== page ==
In this article I analyse how the multinational oil company Shell has responded to the increasing institutional pressures (DiMaggio and Powell, 1983) related to corporate environmental governance. The corporate culture in Shell appears favourable (Hoffman, 2001) towards the adoption of corporate environmental governance practices. The Shell top management is to this end appearing sincere in the way they monitor (Meyer and Rowan, 1977) the progress in giving secondary stakeholders (Clarkson, 1995) access to environmental information and to environmental decision-making in Shell. Based on the Shell case I contribute in this article to descriptive stakeholder engagement theory by conceptualising a number of new internal influence strategies that engaged secondary stakeholders can use in their new face-to-face interactions with the corporations. These internal stakeholder influence strategies should be seen as adding to the list of external stakeholder influence strategies (e.g. Frooman, 1999) that secondary stakeholders can use in their traditional role of operating from the outside.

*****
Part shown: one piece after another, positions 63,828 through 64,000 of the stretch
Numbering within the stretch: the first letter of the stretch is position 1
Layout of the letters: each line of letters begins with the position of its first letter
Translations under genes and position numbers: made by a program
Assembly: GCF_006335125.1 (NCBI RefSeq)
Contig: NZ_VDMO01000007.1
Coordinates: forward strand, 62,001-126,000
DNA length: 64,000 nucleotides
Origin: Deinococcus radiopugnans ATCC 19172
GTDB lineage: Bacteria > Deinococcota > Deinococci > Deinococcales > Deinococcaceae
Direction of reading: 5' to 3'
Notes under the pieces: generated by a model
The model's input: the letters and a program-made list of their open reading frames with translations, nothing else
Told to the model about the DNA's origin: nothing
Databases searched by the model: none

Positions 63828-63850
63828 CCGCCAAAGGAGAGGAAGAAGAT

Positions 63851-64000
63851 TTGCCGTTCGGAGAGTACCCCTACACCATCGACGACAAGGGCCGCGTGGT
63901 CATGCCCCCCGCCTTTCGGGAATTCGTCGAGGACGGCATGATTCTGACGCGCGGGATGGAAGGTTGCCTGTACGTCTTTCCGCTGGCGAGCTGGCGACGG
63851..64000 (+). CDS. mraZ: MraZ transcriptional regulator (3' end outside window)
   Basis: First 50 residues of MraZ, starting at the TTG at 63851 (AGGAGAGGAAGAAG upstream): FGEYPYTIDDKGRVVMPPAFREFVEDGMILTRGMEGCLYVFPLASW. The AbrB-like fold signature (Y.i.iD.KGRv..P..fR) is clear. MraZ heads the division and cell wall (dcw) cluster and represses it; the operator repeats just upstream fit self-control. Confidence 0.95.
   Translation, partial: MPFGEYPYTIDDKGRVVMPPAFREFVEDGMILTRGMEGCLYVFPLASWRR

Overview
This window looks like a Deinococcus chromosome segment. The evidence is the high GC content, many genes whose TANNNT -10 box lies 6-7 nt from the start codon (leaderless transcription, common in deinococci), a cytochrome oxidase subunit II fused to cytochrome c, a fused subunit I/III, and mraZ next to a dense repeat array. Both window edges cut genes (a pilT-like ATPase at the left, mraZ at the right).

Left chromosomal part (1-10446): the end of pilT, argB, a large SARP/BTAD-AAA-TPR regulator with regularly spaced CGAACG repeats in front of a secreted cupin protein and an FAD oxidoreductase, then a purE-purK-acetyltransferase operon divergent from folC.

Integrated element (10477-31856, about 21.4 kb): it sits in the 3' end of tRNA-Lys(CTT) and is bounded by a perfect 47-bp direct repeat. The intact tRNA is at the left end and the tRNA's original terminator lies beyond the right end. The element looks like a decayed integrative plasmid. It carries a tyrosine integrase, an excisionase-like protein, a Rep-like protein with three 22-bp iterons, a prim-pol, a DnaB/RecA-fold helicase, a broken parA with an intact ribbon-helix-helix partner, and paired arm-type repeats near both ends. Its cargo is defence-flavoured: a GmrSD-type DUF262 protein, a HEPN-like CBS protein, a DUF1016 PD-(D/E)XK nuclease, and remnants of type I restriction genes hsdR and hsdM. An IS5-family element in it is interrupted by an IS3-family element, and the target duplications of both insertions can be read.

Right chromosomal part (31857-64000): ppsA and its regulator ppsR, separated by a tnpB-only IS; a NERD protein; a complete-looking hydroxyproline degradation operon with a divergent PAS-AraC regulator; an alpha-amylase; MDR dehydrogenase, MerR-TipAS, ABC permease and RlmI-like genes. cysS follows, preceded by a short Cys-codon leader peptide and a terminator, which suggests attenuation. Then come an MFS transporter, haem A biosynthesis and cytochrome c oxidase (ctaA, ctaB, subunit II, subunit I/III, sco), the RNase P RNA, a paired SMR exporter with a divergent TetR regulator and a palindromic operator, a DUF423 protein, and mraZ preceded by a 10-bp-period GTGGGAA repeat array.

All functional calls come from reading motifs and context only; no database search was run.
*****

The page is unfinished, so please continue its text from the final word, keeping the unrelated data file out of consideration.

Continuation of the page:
|Udgiver||Copenhagen Business School [wp]|
|Status||Udgivet - 2006|
|Navn||Working Paper / Institut for Organisation og Arbejdssociologi (IOA). Copenhagen Business School|